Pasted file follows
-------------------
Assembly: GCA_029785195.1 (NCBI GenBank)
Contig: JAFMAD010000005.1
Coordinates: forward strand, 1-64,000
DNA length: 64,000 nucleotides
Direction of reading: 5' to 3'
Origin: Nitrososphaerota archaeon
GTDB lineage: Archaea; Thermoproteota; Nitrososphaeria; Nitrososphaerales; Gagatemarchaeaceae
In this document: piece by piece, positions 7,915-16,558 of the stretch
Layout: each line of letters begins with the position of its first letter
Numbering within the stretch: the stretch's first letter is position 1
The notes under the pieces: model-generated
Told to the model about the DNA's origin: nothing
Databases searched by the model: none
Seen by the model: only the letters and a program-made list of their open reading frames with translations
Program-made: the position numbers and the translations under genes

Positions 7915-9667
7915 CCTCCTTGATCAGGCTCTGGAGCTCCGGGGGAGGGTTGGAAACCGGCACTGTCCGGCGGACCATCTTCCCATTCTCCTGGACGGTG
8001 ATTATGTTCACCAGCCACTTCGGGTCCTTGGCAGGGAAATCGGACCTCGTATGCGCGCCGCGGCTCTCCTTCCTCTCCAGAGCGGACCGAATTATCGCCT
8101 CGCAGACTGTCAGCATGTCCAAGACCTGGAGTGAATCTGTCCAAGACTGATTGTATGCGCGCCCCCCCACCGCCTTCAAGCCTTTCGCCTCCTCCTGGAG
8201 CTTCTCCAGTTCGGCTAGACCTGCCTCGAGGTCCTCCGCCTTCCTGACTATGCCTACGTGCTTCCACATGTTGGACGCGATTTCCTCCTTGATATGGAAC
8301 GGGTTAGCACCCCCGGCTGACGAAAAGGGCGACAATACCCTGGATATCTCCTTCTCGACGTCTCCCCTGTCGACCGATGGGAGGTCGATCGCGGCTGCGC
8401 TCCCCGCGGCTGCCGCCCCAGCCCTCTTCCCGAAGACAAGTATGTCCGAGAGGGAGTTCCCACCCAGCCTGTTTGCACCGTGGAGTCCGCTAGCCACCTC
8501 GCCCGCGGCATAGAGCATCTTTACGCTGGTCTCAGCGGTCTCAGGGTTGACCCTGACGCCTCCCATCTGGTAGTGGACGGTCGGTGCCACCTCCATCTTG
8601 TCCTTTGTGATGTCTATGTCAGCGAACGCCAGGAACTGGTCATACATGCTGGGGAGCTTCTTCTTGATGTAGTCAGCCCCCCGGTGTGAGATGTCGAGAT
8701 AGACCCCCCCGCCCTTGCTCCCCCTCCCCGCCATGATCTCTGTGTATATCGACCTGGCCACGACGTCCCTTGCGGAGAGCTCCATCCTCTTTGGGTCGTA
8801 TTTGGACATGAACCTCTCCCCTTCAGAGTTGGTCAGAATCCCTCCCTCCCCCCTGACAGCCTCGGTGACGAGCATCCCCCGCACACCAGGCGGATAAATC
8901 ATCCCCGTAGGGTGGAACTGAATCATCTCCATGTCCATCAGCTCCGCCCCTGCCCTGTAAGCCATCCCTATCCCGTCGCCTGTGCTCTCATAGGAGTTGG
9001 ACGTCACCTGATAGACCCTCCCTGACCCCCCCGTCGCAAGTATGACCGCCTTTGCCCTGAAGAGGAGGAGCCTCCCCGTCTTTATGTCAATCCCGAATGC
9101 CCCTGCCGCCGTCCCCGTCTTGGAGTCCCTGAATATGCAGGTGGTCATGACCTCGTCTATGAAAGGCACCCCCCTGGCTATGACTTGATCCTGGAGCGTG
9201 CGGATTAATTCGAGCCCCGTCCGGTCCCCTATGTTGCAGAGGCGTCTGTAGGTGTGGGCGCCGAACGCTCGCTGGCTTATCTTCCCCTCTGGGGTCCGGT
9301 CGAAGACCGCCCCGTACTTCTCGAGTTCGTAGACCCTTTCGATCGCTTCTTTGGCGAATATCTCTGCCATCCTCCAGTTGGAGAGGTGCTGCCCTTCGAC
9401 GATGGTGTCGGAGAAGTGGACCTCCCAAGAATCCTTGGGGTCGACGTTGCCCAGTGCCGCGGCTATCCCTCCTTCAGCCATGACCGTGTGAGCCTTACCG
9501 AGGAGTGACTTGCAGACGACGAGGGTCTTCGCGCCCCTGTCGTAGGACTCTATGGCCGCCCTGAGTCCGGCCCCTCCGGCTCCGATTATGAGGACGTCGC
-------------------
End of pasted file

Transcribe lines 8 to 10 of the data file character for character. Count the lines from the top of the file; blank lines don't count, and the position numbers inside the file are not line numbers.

In this document: piece by piece, positions 7,915-16,558 of the stretch
Layout: each line of letters begins with the position of its first letter
Numbering within the stretch: the stretch's first letter is position 1